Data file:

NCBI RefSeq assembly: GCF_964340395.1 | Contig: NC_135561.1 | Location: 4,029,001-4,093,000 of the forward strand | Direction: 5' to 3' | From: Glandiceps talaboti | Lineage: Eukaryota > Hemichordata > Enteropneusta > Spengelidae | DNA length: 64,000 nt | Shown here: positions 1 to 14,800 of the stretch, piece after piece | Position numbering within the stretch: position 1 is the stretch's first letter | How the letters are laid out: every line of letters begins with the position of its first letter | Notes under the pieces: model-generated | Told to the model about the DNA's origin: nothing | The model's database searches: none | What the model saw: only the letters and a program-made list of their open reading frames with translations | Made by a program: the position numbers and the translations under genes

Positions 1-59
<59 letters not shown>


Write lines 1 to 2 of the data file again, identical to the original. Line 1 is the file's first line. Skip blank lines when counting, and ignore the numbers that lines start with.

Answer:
NCBI RefSeq assembly: GCF_964340395.1 | Contig: NC_135561.1 | Location: 4,029,001-4,093,000 of the forward strand | Direction: 5' to 3' | From: Glandiceps talaboti | Lineage: Eukaryota > Hemichordata > Enteropneusta > Spengelidae | DNA length: 64,000 nt | Shown here: positions 1 to 14,800 of the stretch, piece after piece | Position numbering within the stretch: position 1 is the stretch's first letter | How the letters are laid out: every line of letters begins with the position of its first letter | Notes under the pieces: model-generated | Told to the model about the DNA's origin: nothing | The model's database searches: none | What the model saw: only the letters and a program-made list of their open reading frames with translations | Made by a program: the position numbers and the translations under genes

Positions 1-59